By Jonathan Riggs | June 3, 2022
“What I tell everyone I work with,” says Carina Salazar, director of UCLA’s Transfer Student Center, “is that you don’t succeed at UCLA despite being a transfer student. You succeed at UCLA because you’re a transfer student.”
Nearly a quarter of UCLA’s undergraduates are transfer students; what they bring to campus in terms of their richly diverse life experience cannot be overstated. They arrive at UCLA having made intentional choices and even sacrifices that reflect just what it means to them to become Bruins—one current transfer student living in the residence halls, for example, decided it was her turn to get an education after her children graduated from college.
Established in 2009, the UCLA Transfer Student Center is the go-to resource for current and future transfer students with a stated mission “to provide a welcoming environment and create a community that is inclusive of all lived experiences.”
A transfer student herself, Salazar was born in rural Mexico and was the first in her family to graduate from college, so she knows what the experience can mean, especially during commencement season.
“It’s such a powerful, emotional experience to see transfer students graduating from UCLA, because the transformation they have experienced here will change the course of their life forever,” she says. “When we meet the needs of our transfer students and help them succeed, the experience for all students is better for it.”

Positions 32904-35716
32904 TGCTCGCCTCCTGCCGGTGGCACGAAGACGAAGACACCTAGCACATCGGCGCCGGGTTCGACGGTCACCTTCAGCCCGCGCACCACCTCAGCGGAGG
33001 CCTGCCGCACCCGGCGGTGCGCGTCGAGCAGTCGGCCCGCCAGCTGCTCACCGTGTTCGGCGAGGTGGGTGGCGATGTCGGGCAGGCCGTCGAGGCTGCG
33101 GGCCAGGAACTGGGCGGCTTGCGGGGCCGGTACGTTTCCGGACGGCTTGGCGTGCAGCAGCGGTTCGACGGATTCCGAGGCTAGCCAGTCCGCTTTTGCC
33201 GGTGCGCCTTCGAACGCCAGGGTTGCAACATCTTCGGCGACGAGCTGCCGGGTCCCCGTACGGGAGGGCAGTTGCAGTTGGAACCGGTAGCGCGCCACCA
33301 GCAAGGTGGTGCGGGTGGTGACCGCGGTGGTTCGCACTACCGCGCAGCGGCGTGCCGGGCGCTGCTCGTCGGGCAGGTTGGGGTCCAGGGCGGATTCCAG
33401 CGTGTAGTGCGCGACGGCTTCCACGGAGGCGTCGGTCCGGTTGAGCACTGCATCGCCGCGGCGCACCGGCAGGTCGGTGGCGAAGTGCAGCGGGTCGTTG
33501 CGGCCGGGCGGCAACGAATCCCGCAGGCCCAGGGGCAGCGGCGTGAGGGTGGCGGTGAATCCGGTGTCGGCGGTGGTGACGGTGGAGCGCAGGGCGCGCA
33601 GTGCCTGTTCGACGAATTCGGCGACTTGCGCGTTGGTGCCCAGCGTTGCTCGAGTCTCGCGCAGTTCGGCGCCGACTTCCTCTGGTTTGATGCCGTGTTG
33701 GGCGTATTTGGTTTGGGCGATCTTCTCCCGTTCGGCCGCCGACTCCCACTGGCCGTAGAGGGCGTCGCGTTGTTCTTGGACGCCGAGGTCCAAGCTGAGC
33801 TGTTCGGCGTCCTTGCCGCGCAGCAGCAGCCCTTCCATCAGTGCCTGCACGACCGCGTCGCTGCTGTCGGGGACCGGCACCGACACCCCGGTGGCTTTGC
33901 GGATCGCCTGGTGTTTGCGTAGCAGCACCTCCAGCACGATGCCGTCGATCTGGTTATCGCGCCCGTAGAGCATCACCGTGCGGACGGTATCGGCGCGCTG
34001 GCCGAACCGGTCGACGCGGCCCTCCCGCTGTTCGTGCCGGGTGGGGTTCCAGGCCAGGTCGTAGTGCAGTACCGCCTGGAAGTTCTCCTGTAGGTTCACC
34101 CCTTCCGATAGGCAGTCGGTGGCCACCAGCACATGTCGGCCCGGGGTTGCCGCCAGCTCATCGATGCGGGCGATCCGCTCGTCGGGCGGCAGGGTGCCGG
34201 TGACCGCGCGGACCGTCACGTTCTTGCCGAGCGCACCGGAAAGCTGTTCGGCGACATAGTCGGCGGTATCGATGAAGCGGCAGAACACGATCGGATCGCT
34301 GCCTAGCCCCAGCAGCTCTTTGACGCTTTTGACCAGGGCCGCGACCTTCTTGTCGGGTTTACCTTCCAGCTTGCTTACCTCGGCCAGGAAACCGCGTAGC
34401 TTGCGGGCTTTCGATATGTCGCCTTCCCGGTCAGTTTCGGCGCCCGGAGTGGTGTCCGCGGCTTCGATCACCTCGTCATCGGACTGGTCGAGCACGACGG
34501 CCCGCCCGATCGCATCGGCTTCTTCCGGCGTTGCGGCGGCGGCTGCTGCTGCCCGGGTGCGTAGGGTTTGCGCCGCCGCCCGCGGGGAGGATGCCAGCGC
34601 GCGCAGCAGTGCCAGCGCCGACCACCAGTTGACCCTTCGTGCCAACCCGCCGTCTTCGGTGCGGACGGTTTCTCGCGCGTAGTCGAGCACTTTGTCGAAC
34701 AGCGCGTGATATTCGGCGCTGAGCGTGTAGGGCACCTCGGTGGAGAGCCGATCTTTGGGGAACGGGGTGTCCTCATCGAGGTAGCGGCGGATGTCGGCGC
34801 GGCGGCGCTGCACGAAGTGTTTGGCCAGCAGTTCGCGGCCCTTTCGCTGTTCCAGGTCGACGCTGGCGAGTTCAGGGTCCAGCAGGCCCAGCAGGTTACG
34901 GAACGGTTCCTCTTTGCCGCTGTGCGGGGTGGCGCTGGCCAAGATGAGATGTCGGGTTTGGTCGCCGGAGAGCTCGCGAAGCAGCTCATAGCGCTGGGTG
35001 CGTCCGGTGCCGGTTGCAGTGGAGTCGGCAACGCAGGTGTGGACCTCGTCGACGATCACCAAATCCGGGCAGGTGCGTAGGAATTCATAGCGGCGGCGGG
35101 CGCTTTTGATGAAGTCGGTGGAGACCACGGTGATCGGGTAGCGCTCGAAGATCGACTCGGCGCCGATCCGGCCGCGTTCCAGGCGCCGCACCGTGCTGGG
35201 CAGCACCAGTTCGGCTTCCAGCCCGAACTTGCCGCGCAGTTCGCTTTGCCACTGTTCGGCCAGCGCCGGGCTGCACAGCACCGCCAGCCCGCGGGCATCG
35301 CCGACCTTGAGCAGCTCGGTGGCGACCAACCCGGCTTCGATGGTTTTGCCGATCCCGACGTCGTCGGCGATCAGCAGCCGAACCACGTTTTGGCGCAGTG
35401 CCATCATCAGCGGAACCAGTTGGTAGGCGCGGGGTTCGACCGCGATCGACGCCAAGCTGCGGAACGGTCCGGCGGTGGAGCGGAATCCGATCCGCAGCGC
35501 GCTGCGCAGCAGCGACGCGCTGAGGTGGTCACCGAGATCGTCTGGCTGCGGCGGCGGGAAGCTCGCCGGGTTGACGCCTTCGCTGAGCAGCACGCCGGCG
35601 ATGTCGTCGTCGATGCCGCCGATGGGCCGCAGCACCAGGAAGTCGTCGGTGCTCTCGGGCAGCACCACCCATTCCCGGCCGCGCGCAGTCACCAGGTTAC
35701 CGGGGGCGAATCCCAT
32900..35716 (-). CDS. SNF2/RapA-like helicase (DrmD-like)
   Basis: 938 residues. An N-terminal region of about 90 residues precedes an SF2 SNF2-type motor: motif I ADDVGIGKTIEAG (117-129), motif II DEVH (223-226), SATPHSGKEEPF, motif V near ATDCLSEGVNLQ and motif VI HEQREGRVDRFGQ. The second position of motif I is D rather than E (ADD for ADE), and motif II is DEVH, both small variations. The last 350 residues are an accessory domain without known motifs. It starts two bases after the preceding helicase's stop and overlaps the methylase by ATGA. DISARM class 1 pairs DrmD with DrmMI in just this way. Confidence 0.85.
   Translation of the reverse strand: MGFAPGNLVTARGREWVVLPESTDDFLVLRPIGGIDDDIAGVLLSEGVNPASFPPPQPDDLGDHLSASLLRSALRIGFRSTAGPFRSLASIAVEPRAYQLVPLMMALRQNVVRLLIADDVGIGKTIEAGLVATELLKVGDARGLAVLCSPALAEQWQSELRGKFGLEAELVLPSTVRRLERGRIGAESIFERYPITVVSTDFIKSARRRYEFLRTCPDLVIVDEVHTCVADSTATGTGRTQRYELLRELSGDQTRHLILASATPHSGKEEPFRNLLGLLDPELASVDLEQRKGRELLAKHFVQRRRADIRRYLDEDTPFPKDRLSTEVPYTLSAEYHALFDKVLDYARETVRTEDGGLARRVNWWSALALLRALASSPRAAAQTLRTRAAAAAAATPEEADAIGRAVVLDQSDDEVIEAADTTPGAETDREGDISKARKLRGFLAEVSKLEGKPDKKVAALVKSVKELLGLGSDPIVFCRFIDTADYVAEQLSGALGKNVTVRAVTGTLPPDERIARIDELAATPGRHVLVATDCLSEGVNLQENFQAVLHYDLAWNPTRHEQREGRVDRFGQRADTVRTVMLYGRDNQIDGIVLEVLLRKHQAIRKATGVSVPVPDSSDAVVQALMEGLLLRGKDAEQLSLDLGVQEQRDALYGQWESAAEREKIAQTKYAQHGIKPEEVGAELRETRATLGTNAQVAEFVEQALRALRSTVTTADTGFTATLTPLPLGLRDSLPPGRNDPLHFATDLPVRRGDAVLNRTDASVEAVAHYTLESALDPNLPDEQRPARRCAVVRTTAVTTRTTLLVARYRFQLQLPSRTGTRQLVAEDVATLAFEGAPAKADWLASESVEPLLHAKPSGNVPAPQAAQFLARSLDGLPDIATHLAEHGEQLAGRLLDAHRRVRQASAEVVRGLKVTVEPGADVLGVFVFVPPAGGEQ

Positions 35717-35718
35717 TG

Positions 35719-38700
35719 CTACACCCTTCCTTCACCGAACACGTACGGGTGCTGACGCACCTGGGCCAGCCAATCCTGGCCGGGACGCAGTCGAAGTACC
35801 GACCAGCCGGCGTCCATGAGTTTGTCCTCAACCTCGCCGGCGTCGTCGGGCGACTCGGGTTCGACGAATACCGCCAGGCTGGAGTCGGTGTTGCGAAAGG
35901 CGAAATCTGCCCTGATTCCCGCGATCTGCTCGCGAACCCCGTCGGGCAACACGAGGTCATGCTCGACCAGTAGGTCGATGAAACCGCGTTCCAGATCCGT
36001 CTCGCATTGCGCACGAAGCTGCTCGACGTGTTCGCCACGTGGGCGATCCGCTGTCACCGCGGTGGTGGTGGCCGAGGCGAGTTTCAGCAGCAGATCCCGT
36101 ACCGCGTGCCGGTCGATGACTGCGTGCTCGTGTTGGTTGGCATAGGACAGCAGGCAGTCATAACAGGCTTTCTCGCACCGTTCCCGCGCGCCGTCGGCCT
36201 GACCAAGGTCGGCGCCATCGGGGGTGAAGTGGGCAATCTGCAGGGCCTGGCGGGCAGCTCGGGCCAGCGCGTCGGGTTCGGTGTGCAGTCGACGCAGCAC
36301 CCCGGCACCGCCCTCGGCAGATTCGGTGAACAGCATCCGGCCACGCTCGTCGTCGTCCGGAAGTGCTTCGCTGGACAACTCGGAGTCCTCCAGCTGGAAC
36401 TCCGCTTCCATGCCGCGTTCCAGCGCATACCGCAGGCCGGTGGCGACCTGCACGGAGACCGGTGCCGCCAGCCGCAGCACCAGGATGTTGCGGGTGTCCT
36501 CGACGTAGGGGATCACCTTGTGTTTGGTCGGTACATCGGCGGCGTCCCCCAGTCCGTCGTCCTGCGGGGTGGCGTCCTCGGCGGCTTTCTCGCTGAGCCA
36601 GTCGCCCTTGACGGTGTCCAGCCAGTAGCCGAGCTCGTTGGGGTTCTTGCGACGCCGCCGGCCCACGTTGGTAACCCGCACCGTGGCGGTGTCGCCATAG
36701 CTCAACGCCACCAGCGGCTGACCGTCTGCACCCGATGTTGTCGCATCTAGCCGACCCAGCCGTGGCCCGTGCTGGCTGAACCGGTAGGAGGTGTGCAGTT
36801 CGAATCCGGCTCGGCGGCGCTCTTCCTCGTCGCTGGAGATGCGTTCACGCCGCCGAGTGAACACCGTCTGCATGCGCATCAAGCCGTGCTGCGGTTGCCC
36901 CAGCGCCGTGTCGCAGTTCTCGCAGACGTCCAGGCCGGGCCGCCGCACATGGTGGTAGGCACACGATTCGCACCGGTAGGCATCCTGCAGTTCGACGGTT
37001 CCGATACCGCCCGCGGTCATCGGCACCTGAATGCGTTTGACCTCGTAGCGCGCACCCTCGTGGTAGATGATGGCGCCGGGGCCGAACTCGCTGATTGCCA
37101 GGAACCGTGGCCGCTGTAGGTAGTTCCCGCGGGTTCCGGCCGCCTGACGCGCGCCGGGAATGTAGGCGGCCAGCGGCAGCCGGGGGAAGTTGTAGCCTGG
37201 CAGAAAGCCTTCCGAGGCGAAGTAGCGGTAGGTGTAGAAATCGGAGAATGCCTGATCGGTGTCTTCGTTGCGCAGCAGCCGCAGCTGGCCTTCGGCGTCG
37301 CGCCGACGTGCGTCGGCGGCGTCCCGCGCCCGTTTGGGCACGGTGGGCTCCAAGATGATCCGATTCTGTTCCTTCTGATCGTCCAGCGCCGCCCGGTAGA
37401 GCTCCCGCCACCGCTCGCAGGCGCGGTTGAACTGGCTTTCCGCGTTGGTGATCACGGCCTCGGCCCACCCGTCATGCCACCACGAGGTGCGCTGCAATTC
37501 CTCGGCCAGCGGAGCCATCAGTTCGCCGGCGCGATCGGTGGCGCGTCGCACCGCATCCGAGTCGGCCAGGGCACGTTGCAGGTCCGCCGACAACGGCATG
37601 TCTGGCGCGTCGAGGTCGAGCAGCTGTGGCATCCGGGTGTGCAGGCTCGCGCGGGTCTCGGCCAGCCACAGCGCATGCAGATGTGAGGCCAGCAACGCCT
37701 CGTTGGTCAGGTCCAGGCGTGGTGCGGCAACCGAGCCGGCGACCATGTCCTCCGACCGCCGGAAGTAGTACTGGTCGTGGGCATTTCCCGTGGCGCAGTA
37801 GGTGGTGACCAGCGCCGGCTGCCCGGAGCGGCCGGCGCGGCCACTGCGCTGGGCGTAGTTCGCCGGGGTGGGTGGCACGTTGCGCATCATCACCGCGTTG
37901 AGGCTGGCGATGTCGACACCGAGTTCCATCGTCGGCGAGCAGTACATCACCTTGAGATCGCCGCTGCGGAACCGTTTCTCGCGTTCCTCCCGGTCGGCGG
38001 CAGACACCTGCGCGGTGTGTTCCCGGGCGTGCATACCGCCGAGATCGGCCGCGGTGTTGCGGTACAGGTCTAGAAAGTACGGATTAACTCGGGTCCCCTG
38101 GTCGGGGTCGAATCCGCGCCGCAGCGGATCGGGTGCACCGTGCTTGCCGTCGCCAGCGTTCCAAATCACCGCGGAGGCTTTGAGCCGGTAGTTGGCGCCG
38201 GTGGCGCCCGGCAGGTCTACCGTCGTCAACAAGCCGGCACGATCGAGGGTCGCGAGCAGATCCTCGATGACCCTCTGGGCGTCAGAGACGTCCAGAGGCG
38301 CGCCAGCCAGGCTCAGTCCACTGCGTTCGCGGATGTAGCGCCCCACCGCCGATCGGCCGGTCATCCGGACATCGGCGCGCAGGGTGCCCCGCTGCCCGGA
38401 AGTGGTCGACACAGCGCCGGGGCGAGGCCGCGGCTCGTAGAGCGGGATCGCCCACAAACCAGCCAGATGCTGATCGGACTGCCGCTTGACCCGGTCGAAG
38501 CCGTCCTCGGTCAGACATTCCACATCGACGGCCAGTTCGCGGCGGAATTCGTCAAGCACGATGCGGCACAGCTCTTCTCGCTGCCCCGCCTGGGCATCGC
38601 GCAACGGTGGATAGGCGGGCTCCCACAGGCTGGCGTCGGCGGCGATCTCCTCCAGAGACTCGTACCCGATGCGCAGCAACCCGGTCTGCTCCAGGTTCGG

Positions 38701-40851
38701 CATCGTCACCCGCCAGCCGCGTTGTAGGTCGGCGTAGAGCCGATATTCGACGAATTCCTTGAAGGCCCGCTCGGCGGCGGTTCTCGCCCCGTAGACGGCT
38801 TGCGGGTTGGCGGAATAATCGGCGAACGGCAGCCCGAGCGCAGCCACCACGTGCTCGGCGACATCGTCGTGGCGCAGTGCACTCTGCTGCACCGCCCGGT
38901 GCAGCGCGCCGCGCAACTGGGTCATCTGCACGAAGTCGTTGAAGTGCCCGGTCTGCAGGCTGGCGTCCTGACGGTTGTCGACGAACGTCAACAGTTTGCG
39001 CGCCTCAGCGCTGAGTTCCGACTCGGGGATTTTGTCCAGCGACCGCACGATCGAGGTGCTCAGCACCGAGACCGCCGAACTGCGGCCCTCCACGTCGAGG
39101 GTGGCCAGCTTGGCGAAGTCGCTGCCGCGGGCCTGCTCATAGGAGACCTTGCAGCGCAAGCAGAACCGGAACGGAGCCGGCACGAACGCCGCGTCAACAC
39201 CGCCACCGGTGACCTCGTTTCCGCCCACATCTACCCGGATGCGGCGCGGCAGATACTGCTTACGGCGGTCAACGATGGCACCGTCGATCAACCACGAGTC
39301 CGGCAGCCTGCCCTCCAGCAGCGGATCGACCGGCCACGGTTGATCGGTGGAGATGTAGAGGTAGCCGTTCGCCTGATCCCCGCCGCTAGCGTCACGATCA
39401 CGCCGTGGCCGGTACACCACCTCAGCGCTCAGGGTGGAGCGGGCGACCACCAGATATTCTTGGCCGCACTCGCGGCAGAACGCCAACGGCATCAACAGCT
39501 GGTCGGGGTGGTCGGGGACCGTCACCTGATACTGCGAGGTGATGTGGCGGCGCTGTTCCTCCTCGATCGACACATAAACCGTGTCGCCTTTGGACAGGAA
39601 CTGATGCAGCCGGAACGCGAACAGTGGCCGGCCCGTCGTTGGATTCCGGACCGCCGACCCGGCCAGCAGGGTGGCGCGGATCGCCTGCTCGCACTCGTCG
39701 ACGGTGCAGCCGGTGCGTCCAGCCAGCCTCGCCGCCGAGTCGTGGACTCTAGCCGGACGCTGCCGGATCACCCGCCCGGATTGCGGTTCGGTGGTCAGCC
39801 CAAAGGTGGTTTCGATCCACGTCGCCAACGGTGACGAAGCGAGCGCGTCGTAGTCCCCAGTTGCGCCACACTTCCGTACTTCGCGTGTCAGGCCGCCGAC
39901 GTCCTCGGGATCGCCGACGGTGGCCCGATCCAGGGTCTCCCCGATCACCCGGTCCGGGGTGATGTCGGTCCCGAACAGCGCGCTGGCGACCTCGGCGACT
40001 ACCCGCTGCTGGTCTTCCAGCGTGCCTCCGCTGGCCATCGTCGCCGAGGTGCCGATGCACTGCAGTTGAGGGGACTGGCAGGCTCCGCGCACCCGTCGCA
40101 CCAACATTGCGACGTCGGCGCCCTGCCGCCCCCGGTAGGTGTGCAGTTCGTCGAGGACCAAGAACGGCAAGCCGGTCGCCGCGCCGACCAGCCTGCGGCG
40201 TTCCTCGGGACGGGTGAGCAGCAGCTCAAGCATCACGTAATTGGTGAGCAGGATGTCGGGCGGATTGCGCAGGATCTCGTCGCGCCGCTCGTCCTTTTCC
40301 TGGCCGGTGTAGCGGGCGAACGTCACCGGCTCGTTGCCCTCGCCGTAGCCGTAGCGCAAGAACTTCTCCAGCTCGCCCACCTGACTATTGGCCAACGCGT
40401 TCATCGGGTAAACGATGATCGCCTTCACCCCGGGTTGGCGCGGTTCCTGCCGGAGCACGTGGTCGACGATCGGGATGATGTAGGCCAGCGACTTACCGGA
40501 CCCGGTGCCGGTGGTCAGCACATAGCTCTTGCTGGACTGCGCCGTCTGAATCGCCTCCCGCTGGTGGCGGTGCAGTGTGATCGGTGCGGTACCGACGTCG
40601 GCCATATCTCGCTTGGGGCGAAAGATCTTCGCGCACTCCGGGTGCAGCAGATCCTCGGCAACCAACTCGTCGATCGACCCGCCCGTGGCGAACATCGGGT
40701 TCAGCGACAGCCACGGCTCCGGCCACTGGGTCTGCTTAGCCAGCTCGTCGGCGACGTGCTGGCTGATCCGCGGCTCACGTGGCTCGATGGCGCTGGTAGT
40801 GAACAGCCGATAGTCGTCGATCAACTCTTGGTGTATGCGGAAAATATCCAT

“Transfer students are vibrant, essential voices in our shared Bruin community,” says Adriana Galván, dean of undergraduate education. “Together, we are UCLA and our united potential is limitless.”
Here are a few snapshots of success among our newest Bruin alumni who transferred to UCLA.
For a long time, attending college seemed like an impossibility to Chris Adams. He’d dropped out of high school, had a son and was focused on football coaching. But his growing interest in politics and civil rights activism inspired him to get his GED and then complete community college with highest honors.
Transferring via a UCLA College Reentry Scholarship, Adams held a job on campus and fell in love with his coursework. He joined the national civil rights organization People’s Alliance for Justice and traveled to Minneapolis with the group after the murder of George Floyd to offer assistance to community members in need. He graduated last quarter with a B.A. in sociology—again with highest honors—and is now preparing to take the LSAT.
“If it wasn’t for the support I received at UCLA and the encouragement of my mentors, I wouldn’t have believed I could ever start down the path of becoming an attorney,” says Adams. “Sometimes I can’t believe that everything I dreamed of and worked for actually came to fruition.”